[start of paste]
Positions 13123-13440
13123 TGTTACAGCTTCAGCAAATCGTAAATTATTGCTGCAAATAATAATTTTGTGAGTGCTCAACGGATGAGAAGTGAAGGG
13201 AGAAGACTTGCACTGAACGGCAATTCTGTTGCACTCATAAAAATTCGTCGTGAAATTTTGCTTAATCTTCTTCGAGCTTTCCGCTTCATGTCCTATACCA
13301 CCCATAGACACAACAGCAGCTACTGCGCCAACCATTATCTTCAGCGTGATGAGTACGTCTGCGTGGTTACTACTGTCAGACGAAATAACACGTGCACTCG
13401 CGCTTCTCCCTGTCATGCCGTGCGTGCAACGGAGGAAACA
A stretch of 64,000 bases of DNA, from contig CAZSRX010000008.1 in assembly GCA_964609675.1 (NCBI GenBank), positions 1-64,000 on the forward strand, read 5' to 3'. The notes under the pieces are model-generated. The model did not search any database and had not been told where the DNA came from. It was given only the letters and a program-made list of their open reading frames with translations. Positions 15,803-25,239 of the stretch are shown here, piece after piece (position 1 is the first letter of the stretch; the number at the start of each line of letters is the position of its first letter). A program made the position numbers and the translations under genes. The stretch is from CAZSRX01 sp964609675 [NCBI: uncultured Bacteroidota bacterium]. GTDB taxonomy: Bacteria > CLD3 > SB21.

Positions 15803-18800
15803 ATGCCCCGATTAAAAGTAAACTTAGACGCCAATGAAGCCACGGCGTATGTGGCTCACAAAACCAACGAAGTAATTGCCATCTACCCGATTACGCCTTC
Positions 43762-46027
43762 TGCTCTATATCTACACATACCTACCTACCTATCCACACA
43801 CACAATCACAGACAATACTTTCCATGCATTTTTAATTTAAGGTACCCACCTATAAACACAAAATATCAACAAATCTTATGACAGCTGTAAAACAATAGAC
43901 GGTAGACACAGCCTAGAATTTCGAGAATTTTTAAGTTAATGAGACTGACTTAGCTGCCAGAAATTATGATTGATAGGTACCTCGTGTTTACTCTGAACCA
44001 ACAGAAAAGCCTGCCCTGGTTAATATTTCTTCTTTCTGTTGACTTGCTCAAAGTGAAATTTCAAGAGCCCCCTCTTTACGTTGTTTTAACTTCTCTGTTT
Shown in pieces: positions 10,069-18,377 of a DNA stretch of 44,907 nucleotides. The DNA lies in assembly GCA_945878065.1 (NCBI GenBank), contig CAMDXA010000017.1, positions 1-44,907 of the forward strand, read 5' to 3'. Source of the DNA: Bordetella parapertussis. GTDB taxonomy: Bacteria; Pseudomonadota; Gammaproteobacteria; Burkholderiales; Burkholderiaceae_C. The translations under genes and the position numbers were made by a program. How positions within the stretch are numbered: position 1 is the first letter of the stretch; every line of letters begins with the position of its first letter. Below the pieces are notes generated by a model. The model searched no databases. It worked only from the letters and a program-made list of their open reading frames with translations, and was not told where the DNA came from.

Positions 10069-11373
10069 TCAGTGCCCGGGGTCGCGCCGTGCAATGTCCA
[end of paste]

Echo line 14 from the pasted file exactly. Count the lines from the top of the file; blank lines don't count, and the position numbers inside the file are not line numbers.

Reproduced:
Shown in pieces: positions 10,069-18,377 of a DNA stretch of 44,907 nucleotides. The DNA lies in assembly GCA_945878065.1 (NCBI GenBank), contig CAMDXA010000017.1, positions 1-44,907 of the forward strand, read 5' to 3'. Source of the DNA: Bordetella parapertussis. GTDB taxonomy: Bacteria; Pseudomonadota; Gammaproteobacteria; Burkholderiales; Burkholderiaceae_C. The translations under genes and the position numbers were made by a program. How positions within the stretch are numbered: position 1 is the first letter of the stretch; every line of letters begins with the position of its first letter. Below the pieces are notes generated by a model. The model searched no databases. It worked only from the letters and a program-made list of their open reading frames with translations, and was not told where the DNA came from.